The headscarf controversy in Turkey, which now occupies center stage in Turkish politics and public debates, cannot be properly understood unless it is historicized. On the face of it, it seems to be a spurious issue that should not, under any context of “normal politics,” divide the public into two uncompromising camps. After all, the controversy is about a simple question: whether women, who are of university age and hence legally considered adults, should be allowed to wear whatever they see fit. Based upon any reading of liberal politics, this indeed falls within the category of individual rights. This has been my own personal position. Since, in modern societies, both the freedom of religion and the right to education have equal status as basic rights, the state cannot ask individuals to choose between one or the other. Let me add that I would not make the same argument for students who are minors or for civil servants, since, in the case of minors, one cannot assume “individual choice,” and in the case of civil servants, this would contradict the secular state’s claim of religious impartiality.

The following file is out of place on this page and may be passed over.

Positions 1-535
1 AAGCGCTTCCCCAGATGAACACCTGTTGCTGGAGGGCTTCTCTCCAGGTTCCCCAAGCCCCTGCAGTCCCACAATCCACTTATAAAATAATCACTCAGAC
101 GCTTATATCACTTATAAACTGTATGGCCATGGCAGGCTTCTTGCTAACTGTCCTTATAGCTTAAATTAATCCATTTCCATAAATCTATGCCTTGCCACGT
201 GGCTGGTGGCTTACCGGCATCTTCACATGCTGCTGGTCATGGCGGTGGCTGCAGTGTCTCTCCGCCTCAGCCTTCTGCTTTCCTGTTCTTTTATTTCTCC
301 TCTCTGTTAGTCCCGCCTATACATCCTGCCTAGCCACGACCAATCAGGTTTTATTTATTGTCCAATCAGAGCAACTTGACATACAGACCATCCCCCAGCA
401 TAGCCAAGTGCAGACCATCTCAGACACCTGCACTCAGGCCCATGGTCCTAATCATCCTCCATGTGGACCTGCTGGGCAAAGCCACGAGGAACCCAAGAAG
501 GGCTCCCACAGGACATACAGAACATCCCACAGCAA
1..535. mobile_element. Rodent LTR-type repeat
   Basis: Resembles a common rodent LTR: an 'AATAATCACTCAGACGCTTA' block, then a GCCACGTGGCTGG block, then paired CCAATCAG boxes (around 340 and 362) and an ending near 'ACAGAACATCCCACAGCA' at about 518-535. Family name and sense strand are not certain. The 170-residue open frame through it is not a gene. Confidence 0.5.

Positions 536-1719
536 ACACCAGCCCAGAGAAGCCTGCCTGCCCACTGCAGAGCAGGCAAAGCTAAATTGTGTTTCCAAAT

I nevertheless think that the analysis of the headscarf controversy cannot simply be based on arguments of liberal politics. Rather, it has to be analyzed within its historical context. In Turkey, the headscarf has assumed a symbolic character that refers to different historical memories and different understandings of modernity. For both sides of this conflict, the headscarf is at the center of the debate because the debate is, in its essence, about gender relations.
According to data from the World Values Survey (conducted between 1995-2001 by Ronald Inglehart of the University of Michigan and his international team in 75 countries that contain approximately 80% of the world’s population), what distinguishes Muslim publics from publics elsewhere are questions of gender equality and sexual liberation. Anyone familiar with Islamic doctrine would concur that the issue of gender is indeed its “fault line,” and Islam’s gaze at women, despite claims from modernist Islamists that men and women are equal in God’s eyes, would be extremely difficult to reconcile with any liberal understanding of gender. Both in history and now, societies living under Muslim law are singularly problematic from the point of view of women’s status. And critical literature by Islamists about secular societies thoughout the Muslim geography is full of the imagery of modern Sodoms and Gomorrahs, of sinful cities with mini-skirted women, nightclubs, promiscuous sexual relations, and the like.